A020 Esperanto-a living language
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If you know English you can easily learn Esperanto too and you´ll be master of the two most powerful languages in the world: English for business and Esperanto for friendship. Giorgio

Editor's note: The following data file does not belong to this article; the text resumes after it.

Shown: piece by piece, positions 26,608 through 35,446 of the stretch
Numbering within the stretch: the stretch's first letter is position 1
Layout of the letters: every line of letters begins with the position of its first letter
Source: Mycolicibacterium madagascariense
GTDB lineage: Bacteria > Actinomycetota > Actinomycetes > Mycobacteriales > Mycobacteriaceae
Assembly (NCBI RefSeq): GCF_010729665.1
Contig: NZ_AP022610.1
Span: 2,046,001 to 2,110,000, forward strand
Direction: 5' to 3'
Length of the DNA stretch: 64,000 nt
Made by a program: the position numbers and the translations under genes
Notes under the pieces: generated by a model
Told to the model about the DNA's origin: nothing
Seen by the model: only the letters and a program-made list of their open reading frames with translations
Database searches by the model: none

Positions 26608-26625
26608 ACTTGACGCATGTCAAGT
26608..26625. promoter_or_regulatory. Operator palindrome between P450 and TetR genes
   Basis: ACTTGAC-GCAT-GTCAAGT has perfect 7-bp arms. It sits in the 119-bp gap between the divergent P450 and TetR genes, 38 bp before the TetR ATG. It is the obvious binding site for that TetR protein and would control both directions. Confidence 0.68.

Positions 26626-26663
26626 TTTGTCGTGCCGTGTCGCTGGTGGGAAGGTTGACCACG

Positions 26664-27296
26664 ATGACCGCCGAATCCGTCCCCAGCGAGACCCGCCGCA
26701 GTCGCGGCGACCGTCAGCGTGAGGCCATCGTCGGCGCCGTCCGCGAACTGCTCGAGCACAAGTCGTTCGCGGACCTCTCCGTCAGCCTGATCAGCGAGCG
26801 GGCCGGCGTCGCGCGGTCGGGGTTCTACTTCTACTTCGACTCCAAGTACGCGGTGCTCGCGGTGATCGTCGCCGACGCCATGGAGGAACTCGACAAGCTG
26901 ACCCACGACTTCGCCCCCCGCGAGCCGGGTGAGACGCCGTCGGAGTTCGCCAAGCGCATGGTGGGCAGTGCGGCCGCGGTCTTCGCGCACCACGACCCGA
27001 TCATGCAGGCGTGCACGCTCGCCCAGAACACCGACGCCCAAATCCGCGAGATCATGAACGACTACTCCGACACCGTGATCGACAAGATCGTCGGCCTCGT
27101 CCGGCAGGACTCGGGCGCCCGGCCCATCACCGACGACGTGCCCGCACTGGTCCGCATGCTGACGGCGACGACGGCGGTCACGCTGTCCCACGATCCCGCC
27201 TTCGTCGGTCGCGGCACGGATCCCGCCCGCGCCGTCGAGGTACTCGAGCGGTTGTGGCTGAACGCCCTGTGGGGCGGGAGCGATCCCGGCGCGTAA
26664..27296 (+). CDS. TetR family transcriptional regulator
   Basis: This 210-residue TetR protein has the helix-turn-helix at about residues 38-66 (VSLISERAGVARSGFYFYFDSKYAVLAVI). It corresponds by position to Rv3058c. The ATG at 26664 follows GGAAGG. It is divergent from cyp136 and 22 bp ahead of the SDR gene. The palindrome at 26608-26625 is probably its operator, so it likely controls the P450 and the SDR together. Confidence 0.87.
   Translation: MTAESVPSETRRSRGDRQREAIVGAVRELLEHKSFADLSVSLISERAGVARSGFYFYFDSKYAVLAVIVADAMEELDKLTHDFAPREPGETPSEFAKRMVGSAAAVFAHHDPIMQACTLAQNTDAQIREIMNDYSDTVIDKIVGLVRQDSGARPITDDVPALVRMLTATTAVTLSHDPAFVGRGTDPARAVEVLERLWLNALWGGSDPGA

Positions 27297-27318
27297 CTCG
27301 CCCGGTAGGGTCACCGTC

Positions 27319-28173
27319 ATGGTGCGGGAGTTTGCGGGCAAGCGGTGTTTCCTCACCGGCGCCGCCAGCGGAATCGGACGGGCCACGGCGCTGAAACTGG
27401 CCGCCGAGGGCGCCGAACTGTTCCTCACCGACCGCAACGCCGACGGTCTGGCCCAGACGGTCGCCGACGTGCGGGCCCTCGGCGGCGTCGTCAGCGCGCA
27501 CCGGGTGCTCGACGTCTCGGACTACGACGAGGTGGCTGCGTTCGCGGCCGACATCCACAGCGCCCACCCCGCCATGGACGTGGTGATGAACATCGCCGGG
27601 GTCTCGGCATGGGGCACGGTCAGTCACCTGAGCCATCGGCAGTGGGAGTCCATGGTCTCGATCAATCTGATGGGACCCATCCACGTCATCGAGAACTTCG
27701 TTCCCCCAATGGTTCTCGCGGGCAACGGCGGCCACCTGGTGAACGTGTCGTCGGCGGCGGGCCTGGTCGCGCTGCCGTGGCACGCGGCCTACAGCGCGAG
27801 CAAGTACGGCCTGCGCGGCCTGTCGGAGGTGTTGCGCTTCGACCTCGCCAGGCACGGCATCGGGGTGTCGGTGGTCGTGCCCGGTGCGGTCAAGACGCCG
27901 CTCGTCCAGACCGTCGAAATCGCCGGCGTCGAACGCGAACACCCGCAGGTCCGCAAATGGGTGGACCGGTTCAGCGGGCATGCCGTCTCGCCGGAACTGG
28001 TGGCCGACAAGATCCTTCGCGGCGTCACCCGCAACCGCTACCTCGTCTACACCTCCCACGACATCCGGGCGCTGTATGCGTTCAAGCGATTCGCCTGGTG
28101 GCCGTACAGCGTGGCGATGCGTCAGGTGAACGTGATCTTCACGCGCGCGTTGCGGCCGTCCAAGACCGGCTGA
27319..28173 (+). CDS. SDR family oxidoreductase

ESPERANTO- a living language According to Council of Europe Report AS/CS/8/ 2, of 500 attempts made from Descartes down to Sir Winston Churchill, the most popular and successful international language is Esperanto. However, despite huge investments since 1945, when Sir Winston Churchill first proposed Basic English, Europe is no nearer to accepting that solution, whereas support for Esperanto has grown steadily. Sir Charles Troughton, Chairman of the British Council, has also recently added that "As far as teaching overseas is concerned, I do not disagree at all that there must be many millions of people abroad who cannot learn a language as complex as English, nor that there is a market for both Esperanto and English, nor that the possession of an international language might well help them to communicate and understand others in the world community". What started as a project has been transformed into a living language, used by a scattered but coherent world-wide speech community. Today more people speak Esperanto than ever before. Esperanto has its own cultural value. The Butler Library in London has some 38,000 items, with literature both translated and original; Radio Peking broadcasts three half-hourly programmes each day in Esperanto; the Russian Government has begun using it for anti-nuclear war propaganda; the Wales Tourist Board produces leaflets for Esperanto-speaking tourists; Norwegian Railways uses it in timetables; countries as varied as Hungary, Switzerland, Brazil and Belgium have issued commemorative postage stamps in its favour; commercial firms such as Philips, Agfa-Gevaert and Fiat use it to sell their products; Manchester University provides courses in linguistics, biology etc., with Esperanto as the language of instruction. Esperanto is not artificial and has developed along natural lines. It is phonetic and because It has a planned grammar, it is easy to learn and to use. It requires all nationals to exert some effort to learn it but having acquired it, it can be used equally well in all parts of the World. As an instance of its relative facility the average Japanese can spend six years trying to learn English with very poor results, while one year at Esperanto produces a usable second language. The status quo of muddling through with a multilingual system, has led to the formation of a European Parliament Esperanto Group. The group is pressing for an experiment in one school of each Community country; Esperanto would be taught for one year and after that period, all of the children from the ten countries would meet at the European Parliament in Strasbourg. The experiment would show if, after such a short period, the children could communicate effectively in Esperanto. The experiment would be an unbiased test of Esperanto´s viability, as a living language. Far from making an impossible situation worse, by adding a further language in the European Parliament, research initiated by the European Commission shows that Esperanto will cut costs. In fact research shows that the use of Esperanto, as a bridge language in computer machine translation, will cut up to 60% of translation costs. Esperanto´s acceptance will increase as its long-term potential is realised. For anyone who wants to test its claims, a free introductory "First Lesson" is available from the Esperanto Centre, 140 Holland Park Avenue, London, Wll 4CJF. Please also enclose a large stamped addressed envelope.